By the morning of the 25th, two corps of Johnston’s Army of Tennessee–Lieutenant General Leonidas Polk’s and Lieutenant General William Hardee’s–held a line centered on New Hope Church, located at a crossroads about four miles northeast of Dallas. Polk’s troops were on the road leading east to Marietta, and Hardee’s men lined up at Polk’s left. Johnston’s third corps under Lieutenant General John Bell Hood came up on Polk’s right.

Sherman, commanding the three Federal armies marching toward Dallas, expected Johnston to fall back to Marietta, on the Western & Atlantic Railroad. He did not expect Johnston to block him at New Hope Church. Sherman was told that Confederates were east of Dallas, but he thought they were just part of a small force there to stall his advance.

The Federals approached Dallas from the north after marching through dense forest for two days. Brigadier General John W. Geary’s division of XX Corps led the advance, five miles ahead of the rest of the armies. Geary’s men began exchanging fire with Hood’s troops around 10 a.m., and Geary soon learned that the entire Confederate army was in the area. He informed his corps commander, Major General Joseph Hooker, who hurried his other two divisions under Major Generals Alpheus Williams and Daniel Butterfield in Geary’s support.

Battlefield around New Hope Church | Image Credit: Wikipedia.org

Geary established defenses while awaiting reinforcements. Hood would not attack because he believed the rest of Sherman’s force would be arriving soon. The two sides faced each other until late afternoon, when Sherman finally directed Major General George H. Thomas, commanding the Army of the Cumberland over Hooker, “Let Williams go in anywhere as soon as he gets up. I don’t see what they are waiting for in front now. There haven’t been 20 rebels there today.”

Hooker arranged his three divisions in line of battle and sent them forward after 4 p.m. The Federals advanced through heavy brush, which the Confederates behind their fortifications used to their advantage as they fired into the attackers. Visibility through the woods around New Hope Church was so poor and fighting was so intense that Federals called the area the “Hell Hole.”

Hooker’s men began running out of ammunition, and a heavy thunderstorm began around 7 p.m. that rendered much of the gunpowder useless. Hooker ordered a withdrawal around sundown, having sustained 1,665 casualties. Hood lost about half that total, with Major General Alexander P. Stewart’s division having done most of the fighting.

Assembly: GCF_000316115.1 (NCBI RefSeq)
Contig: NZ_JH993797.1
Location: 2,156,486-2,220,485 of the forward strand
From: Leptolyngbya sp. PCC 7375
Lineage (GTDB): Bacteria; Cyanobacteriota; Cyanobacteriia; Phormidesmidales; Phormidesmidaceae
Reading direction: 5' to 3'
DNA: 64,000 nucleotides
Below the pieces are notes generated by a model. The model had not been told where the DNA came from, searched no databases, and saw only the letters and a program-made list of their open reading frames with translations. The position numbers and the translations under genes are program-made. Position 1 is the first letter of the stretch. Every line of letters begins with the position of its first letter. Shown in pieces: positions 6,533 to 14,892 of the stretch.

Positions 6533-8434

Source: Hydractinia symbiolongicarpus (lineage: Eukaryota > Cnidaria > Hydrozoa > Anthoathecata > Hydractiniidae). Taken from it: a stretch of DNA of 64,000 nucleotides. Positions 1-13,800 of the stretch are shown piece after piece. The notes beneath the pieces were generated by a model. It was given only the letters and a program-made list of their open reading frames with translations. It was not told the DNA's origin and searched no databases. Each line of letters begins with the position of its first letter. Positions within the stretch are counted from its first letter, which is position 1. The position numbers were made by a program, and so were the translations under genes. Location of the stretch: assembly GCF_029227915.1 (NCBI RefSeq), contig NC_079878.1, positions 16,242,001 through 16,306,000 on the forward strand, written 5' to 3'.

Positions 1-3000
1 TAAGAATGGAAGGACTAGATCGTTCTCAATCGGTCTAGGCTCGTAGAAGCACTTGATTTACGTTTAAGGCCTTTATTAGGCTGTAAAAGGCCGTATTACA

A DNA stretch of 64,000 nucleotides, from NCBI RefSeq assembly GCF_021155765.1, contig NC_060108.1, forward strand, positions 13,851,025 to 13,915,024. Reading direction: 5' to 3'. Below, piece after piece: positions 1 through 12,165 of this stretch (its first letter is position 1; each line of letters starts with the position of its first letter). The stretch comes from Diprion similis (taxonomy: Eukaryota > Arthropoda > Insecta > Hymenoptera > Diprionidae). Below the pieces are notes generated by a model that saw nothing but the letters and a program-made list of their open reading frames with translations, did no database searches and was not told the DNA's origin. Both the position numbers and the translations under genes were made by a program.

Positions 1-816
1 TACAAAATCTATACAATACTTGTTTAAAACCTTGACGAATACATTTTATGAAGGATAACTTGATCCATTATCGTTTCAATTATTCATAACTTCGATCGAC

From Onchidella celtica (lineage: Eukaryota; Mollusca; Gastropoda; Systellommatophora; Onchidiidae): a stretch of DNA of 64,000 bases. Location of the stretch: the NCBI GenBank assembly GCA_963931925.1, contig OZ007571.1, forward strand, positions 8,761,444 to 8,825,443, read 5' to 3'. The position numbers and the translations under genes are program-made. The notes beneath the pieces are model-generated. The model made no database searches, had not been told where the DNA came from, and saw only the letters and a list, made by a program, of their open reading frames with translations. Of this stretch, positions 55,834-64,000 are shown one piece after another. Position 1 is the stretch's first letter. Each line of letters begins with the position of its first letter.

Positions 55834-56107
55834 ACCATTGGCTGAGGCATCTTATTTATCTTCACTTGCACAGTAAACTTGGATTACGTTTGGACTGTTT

As the rest of the Federals came up during the night, Sherman still did not believe that Johnston’s whole army was at New Hope Church. He admonished Hooker for waiting so long to attack, believing that Geary alone could have broken through the Confederate line that morning. But Hood had been there all day, and considering he had repulsed Hooker’s entire corps, he might have destroyed Geary’s lone division.

Sherman wrote Major General James B. McPherson, commanding the Army of the Tennessee, “I don’t believe there is anything more than Hood’s corps (at New Hope), but still Johnston may have his whole army, and we should act on that hypothesis.” The Federals therefore came up and formed a line parallel to Johnston’s and began building defenses of their own. This campaign, which had been dominated thus far by maneuvering, would now focus more upon fortifications.

As dawn rose on the 26th, the Federals and Confederates were entrenched on a muddy six-mile front. Sherman ordered a series of probes to gauge Johnston’s strength:

  • McPherson’s army cautiously moved east from Dallas toward New Hope Church.
  • Major General John Schofield’s Army of the Ohio scouted Hardee’s defenses on the Confederate left
  • Thomas’s army opposed Hood on the right (northeast).

After sporadic skirmishing all along the line, Sherman decided to try turning the Confederate right.

—–

References

Bailey, Ronald H., The Battles for Atlanta: Sherman Moves East (Alexandria, VA: Time-Life Books, 1983), p. 16, 50-53; Castel, Albert, Historical Times Illustrated Encyclopedia of the Civil War (New York: Harper & Row, 1986, Patricia L. Faust ed.), p. 525; CivilWarDailyGazette.com; Denney, Robert E., The Civil War Years: A Day-by-Day Chronicle (New York: Gramercy Books, 1992 [1998 edition]), p. 413-14; Foote, Shelby, The Civil War: A Narrative: Volume 3: Red River to Appomattox (Vintage Civil War Library, Knopf Doubleday Publishing Group, Kindle Edition, 2011), Loc 7274-7284, 7293-322; Fredriksen, John C., Civil War Almanac (New York: Checkmark Books, 2007), p. 444-45; Long, E.B. with Long, Barbara, The Civil War Day by Day (New York: Da Capo Press, Inc., 1971), p. 508-09; McPherson, James M., Battle Cry of Freedom: The Civil War Era (Oxford History of the United States Book 6, Oxford University Press, Kindle Edition, 1988), p. 747

The Battle of Chattanooga: Aftermath

November 26, 1863 – Major General Ulysses S. Grant’s Federal victory at Chattanooga opened Georgia to invasion and led to a command change in the Confederate Army of Tennessee.

General Braxton Bragg | Image Credit: Wikimedia.org